her Sergeant. Her growing interest in her Yanduchi Native American
heritage is also causing trouble in her new marriage to Hutch, the
local minister, and further complicates the raising of her adolescent
son. A veteran mystery writer, Marilyn Meredith's Deadly Omen no
only introduces a fascinating protagonist, but also authentically
captures the essence and history of California Native American tribal
culture. A brilliantly crafted and highly recommenced mystery, Deadly
Omen is the first of a promised series to feature the exploits of
Deputy Tempe Crabtree."
"I like Tempe, her capacity to hold her own against all pressure,
even her own guilt, and I am taken with a series that will put two
spiritual traditions side by side with neither being the right or
only one. I think this is a positive and wonderfully feminine approach.
Meredith did a great job of getting all the suspects in from the
beginning and in the reader's view and keeping the reader guessing.
I love the inclusion of place as a major element of any novel and
this setting particularly."
--Lesley Kellas Payne, independent editor
"Deputy Tempe Crabtree is proud of her Indian heritage and enjoys
working among her people in Bear Creek, California. When she's assigned
to keep the peace at a Pow Wow celebration, she discovers the body
of a beautiful Pow Wow Princess. An eagle feather is Tempe's only
clue. Set against the drumbeats and dances of the festivities, Deadly
Omen builds to an exciting climax as the reader absorbs the color
and culture of this unique mountain community."
--Under The Covers
"Tempe Crabtree is the resident deputy of Bear Creek. Being part
Native American, Yanduchi, she is the one assigned to cover at a
native American Pow Wow. While there, one of the teenagers who was
a candidate to be crowned the princess is murdered.
The investigation takes her into the Yanduchi reservation. The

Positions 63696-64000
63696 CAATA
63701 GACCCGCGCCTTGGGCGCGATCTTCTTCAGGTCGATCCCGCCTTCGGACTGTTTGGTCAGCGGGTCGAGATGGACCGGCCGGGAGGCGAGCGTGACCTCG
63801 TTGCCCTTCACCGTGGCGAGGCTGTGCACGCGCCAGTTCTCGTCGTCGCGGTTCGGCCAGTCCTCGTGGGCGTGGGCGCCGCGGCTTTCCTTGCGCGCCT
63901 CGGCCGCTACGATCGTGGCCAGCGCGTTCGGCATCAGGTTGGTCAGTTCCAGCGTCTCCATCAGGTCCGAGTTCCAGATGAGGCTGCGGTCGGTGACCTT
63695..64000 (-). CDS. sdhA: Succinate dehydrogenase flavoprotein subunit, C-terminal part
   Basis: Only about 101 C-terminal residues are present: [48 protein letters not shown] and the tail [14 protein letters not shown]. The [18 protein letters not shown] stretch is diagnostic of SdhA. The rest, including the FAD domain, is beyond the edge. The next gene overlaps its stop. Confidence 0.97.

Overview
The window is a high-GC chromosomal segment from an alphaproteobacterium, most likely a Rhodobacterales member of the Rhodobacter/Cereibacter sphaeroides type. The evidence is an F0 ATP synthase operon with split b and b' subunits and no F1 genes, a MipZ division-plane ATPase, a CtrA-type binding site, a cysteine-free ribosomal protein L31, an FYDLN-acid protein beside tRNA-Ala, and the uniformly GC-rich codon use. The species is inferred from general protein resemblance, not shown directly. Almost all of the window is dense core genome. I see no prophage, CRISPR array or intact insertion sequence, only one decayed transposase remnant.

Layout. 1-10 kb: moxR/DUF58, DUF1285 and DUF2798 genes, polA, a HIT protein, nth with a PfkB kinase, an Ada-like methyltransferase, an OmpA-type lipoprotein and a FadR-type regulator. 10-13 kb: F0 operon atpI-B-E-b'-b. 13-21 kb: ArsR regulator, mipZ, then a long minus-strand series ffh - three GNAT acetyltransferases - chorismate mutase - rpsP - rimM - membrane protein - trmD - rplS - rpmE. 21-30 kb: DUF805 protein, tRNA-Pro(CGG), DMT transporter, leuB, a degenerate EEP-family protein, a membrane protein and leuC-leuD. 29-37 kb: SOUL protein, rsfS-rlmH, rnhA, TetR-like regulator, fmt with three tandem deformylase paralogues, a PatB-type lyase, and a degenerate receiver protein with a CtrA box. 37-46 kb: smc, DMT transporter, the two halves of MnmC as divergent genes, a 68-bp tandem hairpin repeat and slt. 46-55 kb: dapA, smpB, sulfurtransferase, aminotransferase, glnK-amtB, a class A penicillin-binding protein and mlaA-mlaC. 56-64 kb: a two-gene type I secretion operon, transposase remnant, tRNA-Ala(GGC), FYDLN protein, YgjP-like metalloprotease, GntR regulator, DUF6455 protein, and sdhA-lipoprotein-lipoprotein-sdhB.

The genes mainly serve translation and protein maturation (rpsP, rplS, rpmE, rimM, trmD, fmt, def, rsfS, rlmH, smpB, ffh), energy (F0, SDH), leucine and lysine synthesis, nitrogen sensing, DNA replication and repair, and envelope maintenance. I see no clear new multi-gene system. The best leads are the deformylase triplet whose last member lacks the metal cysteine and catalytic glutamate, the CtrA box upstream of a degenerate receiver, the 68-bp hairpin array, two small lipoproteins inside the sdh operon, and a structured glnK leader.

number of suspects is many and the murderer is getting nervous as
Tempe gets closer to the truth.
This series is great for all ages, but perfect for young adult
to bite their teeth on! Tempe's son is not old enough to be a volunteer
fireman, however, is allowed to hang around the station, help it
out, and go with the men to some calls. The author, Marilyn Meredith,
also shows much of the traditions and dances among the Yanduchi.
I expect this series to take off quickly!"
"Fans of Margaret Coel and Jean Hager will find much to enjoy in
this new series by Marilyn Meredith, with action relation to Native
Americans of the Yanduchi Reservation. Deputy Tempe Crabtree, part
Yanduchi has much to balance in her life, having been widowed and
reared her son alone. Now with a new husband, who happens to be
the Anglo minister of the local community church, she concentrates
on learning about her neglected heritage while solving the murder
of a young Yanduchi girl. Tempe must work with the sheriff and other
law enforcement officials, all male and all Anglo, to prove her
worth to them and to herself.
"A book that entertains as well as educates, this is a rewarding
read. Set on an Indian reservation, Marilyn Meredith, in Deadly